# Priming. Where framing centers on political loading of the presentation of news, consciously or not, priming has to do with drawing attention to certain issues even in a neutral manner. For instance, priming survey respondents with information about street crime may affect the views expressed on crime policy as compared to the same survey administered without priming.

What matters here is in the first place agenda-setting. There are two basic assumptions underlying most research on agenda-setting:
Agenda-Setting Theory « Jen1nat’s Blog

Two basic assumptions underlie most research on agenda-setting:

1. the press and the media do not always reflect reality; they filter and shape it

2. the concentration of the media on a few issues and subjects leads the public to perceive those issues as more important than other issues.

It is important to remember that although the influence of the media agenda can be substantial, it alone does not determine the public agenda.

While agenda-setting influences what topics are high at the agenda, the overall attention for violence perpetrated by Muslims (or people calling themselves Muslims or are categorized as such) may account for a lack of attention for this topic. Nevertheless it is difficult to determine what is sufficient media attention. There are several reports in the Dutch newspapers NRC, Telegraaf, Trouw. Also German newspapers have covered the issue such as Frankfurter Rundschau, Die Welt, Frankfurter Algemeine, and Der Spiegel and also for example the BBC, The Guardian and Daily Mail. It is impossible to decide if that is enough or not and very difficult to assess even if compared with other similar cases. What is interesting in the reports of this event is the issue of framing.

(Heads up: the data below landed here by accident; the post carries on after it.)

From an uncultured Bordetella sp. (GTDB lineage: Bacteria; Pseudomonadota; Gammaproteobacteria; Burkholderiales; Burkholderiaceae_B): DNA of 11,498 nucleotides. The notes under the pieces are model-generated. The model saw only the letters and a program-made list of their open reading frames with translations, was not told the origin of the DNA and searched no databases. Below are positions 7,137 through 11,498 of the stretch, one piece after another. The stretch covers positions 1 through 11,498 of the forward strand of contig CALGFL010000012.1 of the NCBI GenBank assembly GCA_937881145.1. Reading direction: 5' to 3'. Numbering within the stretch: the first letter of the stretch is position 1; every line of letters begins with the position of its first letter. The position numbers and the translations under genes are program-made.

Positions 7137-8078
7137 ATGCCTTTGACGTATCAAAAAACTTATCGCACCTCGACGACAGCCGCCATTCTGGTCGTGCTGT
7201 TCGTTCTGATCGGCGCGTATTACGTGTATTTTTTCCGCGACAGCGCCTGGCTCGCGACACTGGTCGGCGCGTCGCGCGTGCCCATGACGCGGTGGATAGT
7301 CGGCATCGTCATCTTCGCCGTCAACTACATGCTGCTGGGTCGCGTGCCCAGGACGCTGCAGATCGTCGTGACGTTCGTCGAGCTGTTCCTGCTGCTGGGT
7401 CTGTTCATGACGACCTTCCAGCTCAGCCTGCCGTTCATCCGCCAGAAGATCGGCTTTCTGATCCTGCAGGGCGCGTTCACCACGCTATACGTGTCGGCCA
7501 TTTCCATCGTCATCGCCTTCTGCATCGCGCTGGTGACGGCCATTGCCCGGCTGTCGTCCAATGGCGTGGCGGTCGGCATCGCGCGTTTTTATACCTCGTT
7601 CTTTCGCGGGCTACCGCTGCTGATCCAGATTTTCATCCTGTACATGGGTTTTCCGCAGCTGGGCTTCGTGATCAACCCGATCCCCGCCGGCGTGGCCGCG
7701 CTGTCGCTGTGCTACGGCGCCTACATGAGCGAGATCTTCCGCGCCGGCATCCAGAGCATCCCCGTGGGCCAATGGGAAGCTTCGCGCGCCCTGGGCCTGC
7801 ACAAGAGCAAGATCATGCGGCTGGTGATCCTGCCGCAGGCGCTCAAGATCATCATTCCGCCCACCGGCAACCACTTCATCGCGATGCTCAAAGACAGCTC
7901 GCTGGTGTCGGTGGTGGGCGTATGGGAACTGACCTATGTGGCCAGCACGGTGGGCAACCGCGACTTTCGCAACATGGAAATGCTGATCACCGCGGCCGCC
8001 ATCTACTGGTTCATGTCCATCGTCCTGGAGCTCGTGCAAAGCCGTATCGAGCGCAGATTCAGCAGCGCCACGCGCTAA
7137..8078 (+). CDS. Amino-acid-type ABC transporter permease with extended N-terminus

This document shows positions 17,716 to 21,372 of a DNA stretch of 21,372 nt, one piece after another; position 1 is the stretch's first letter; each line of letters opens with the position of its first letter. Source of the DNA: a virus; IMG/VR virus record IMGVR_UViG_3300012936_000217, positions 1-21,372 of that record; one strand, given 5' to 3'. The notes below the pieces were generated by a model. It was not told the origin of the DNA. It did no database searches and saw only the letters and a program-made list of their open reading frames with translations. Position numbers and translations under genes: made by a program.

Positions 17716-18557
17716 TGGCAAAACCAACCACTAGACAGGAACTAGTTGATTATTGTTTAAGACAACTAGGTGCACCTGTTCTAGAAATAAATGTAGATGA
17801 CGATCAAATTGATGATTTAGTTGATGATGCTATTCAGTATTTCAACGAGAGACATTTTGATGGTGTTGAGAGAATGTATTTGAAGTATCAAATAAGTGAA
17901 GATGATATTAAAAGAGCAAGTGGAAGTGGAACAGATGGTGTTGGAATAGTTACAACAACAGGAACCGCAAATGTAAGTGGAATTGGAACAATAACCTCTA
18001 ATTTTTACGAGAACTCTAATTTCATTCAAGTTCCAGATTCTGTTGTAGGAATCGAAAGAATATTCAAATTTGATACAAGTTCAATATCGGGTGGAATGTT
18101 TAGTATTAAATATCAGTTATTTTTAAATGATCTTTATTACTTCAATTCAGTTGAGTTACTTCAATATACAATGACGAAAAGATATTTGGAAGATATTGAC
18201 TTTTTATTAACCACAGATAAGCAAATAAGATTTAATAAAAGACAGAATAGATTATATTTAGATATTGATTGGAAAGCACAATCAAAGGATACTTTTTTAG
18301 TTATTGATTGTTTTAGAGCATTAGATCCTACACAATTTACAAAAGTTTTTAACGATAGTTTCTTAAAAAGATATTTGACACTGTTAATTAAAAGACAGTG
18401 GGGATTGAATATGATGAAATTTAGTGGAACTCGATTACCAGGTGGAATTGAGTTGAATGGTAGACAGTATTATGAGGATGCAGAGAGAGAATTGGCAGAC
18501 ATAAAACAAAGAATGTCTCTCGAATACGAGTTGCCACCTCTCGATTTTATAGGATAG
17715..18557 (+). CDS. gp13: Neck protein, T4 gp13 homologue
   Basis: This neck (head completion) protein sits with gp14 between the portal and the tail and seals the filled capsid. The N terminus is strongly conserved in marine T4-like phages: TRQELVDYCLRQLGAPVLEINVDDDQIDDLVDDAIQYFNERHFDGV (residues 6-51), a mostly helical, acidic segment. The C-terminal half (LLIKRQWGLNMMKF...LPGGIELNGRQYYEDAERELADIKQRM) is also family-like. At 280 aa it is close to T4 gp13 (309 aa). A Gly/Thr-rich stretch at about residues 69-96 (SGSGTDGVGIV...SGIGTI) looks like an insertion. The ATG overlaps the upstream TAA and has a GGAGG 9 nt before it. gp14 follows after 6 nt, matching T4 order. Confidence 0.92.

Framing « Iowa Journalism

Framing is based on the assumption that how an issue is characterized in news reports can have an influence on how it is understood by audiences. (Scheufele, 2007) This gives reporters a lot of power depending on how they want to swing their story, but it also defines the good and bad reporters based on whether the story they are reporting is truthful or not.

Now there are a number of ways in which this event can be framed. We can talk about a terrorist attack at the German constitutional state, we can talk about an act of heroïsm: the husband who tries to save the woman he loves and/or the mother of his children, we can talk about how Russian culture influences Alex’s decision to kill her or how German culture is to blame. We can talk about it as proof of a serious breach in the safety procedures of the court room. But this doesn’t happen. In general we see two frames: headscarf-martyr and the angry Muslim. Let’s have a closer look at both.
The headscarf martyr
This is most clear in the article of the GuardianThe headscarf martyr: murder in German court sparks Egyptian fury at west’s ‘Islamophobia’ | World news | The Guardian

While the horrific incident that took place a week ago tomorrow has attracted little publicity in Europe, and in Germany has focused more on issues of court security than the racist motivation behind the attack, 2,000 miles away in her native Egypt, the 32-year-old pharmacist has been named the “headscarf martyr”.